A recent paper “The Impact of Syrian Refugees on the Labor Market in Neighboring Countries: Empirical Evidence from Jordan” by Ali Fakih and May Ibrahim aimed to find out the effect of the 700,000 or so refugees on local wages and employment rates. According to Fakih and Ibrahim, there is “no relationship between the influx of Syrian refugees and the Jordanian labour market.” With Syrians barred from formal work in Jordan, the informal labour market becomes more important, with 160,000 Syrians estimated to be engaged in informal employment, in sectors like agriculture, construction and food services. If displacement has little to no adverse effects on the Jordanian informal market, one should look to other examples of refugee influenced increases in the labour market to find out if these lack of effects hold true; this is what we tend to see.

Evidence presented to the SOAS Policy Forum by Sam Bowman on a wide ranging talk about the effects of immigration suggested the effects of displacement were beneficial, with a small rise in native wages.Other research suggests that over the long term, the displacement is beneficial for both refugees and host countries. Data from Denmark and Miami, Florida, facing similar situations (in that large numbers of refugees were arriving because of political conflict. In the Miami example, the labour force was increased by 7% by refugees from Cuba) further suggests these effects are true.

Although the political situation in Jordan is complex, the huge cost ($1.7 billion) of hosting refugee’s (both, for the host country and the immigrants in refugee camps) should encourage the Jordanian Government to consider lowering restrictions on labour force participation for immigrants, or at least allow a framework of legal employment within the refugee camps to protect native workers from the small but politically contentious wage and unemployment effects that have affected other ‘developing nations’. A better solution would be work permits for employment in the economy generally This would also allow the Jordanian Government to face lesser fiscal pressures from the lowered cost of providing for Syrian refugees thus supporting themselves through employment..

This is what many policy makers in the EU and Western World have been calling for, but this must be supported by trade concessions and increased global aid. The latter is being provided by the UK, to enable Jordan to mitigate political consequences of refugee influx. If allowing refugees to work has minimal effects on local labour markets, this should not only be a policy prescription for Jordan, but also for western leaders with much lower refugee populations.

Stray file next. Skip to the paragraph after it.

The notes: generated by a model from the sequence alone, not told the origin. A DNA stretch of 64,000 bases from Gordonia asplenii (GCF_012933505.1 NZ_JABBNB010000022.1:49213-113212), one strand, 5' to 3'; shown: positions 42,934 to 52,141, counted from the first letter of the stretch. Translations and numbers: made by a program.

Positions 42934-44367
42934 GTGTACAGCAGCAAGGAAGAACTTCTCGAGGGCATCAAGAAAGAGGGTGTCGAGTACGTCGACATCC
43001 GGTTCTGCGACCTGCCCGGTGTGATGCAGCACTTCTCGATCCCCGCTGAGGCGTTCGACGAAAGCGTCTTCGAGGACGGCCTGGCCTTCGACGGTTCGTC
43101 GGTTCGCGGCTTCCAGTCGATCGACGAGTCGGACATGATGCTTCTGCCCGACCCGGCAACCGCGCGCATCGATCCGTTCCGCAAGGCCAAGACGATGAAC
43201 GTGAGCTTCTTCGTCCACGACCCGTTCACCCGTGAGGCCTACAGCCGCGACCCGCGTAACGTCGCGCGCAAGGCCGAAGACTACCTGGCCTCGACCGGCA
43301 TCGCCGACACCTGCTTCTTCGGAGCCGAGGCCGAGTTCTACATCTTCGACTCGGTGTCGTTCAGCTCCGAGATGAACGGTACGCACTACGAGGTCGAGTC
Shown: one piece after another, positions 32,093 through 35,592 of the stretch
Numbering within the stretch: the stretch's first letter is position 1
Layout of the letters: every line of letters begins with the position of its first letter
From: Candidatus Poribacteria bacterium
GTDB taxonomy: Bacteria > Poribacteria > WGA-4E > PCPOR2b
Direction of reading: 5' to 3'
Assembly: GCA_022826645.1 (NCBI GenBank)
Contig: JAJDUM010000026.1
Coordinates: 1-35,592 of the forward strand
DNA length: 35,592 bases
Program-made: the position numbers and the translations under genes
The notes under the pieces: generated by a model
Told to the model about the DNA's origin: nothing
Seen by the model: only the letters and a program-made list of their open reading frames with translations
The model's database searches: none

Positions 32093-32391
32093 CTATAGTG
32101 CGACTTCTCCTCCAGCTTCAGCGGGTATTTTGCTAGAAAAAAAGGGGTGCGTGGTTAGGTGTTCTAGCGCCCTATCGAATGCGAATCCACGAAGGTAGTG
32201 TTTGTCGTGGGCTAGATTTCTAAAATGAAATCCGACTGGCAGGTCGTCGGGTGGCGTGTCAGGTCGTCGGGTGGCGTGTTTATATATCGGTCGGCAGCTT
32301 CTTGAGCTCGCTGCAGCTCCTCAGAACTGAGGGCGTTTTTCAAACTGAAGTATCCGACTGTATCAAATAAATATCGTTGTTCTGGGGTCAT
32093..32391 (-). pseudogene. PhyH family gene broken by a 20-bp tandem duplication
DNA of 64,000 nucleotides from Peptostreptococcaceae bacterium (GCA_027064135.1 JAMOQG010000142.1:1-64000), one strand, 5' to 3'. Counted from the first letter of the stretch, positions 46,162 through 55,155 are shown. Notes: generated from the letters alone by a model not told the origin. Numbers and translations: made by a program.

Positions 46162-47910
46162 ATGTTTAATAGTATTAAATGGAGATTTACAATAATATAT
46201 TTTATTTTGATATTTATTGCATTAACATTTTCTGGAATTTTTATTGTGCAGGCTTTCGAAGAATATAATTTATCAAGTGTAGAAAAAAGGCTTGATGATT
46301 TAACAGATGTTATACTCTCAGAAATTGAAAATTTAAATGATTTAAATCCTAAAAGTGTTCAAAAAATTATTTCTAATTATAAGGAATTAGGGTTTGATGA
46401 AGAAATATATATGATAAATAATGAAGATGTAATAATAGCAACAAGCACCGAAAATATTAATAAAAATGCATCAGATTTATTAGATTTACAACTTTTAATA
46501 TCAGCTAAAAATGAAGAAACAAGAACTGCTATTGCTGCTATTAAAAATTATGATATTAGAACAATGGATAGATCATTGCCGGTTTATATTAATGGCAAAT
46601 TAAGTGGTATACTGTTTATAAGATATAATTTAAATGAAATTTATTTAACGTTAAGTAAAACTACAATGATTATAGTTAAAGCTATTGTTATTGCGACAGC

The two unions

The European Union consists of two parts: an economic union and a political union. The economic union has a single market with the same rules applying to all member states. Non-members of the EU who export to the EU must comply with those rules for their goods, but not for goods they trade outside the EU. The economic union features a common customs tariff for goods entering the EU, but none on trade between EU members.

The political union has an elected Parliament with some legislative and budgetary powers; so does the Council of Ministers, composed of 28 ministers (one per member state). The European Council, composed of the 28 heads of state or government defines the EU’s policy agenda, and the European Commission is the executive, dealing with the day-to-day running of the EU and enforcing its treaties. It has one commissioner appointed by each state. The aim of the political union is “ever closer union,” increasingly giving the EU the characteristics of a unitary state. The aim of many of its adherents is a European state with its own army, embassies, and laws.

Several states outside the EU have negotiated trade deals with it giving them access to the economic union’s single market, without becoming part of its political union. If the UK were to leave the EU’s political union, it would certainly do the same, since this would be hugely to the advantage of both the UK and the EU. Similarly several non-EU states have agreed visa-free travel with the EU, though of course non-members have to pass through passport and customs controls, as UK travellers currently do.

The case for the UK’s leaving the EU amounts to advocating that the UK retains the advantages of the economic union, with access to the single market, and with EU access to its own market, while withdrawing from the political union that gives EU bodies powers over it.

The case for remaining in the EU ought to be about continuing to be a part of a developing political entity, pointing to any gains that derive from this. Instead it has thus far been almost entirely based on the fear of adverse economic consequences, many of them based on the utterly false assumption that the UK would not negotiate an agreement that kept it closely integrated with the EU’s economic union.

The UK’s citizenry has never wholeheartedly endorsed the political union. When it voted in the 1975 referendum to endorse the legislative decision to join, the arguments were almost entirely about the economic advantages of doing so. The case for remaining in the political union has never really been put to the test, and is not now being done. A vote to leave would be one to reject the political union, while remaining closely integrated with the EU’s economic union.

New Report: Migration and Development

The best international development policy would be to let in more workers from the third world in to work in Britain, according to a new paper from the Adam Smith Institute. Politicians should stop trying to save entire countries with foreign aid programmes and instead help their inhabitants by letting them move to developed countries, it says.

The report Migration and Development argues that doling out billions in foreign aid risks propping up corrupt kleptocratic governments and having little impact on development; letting people move to where they can be most productive is a reform that really works.

The paper, authored by Swedish policy analyst Fredrik Segerfeldt, suggests an immigration target, modelled on the 0.7% of GDP foreign aid target, in order to boost the welfare of the global poor.

Not only would this help the migrants themselves, but it would even help their source countries to develop, Segerfeldt says. Migrants send around three times as much home in remittances as governments send in foreign aid, and this private development aid is far better targeted, going directly to those in need and not through flawed institutions. The money is often used by developing country citizens to educate themselves and raise their human capital, helping to create a virtuous development cycle.

To assuage worries that migrants will empty the state’s coffers as a fiscal burden on the state, Segerfeldt advocates both that migrant work permits be temporary, and that the full suite of benefits would only be available to natives.

-2To access the full press release, click here.

To download the report for free, click here.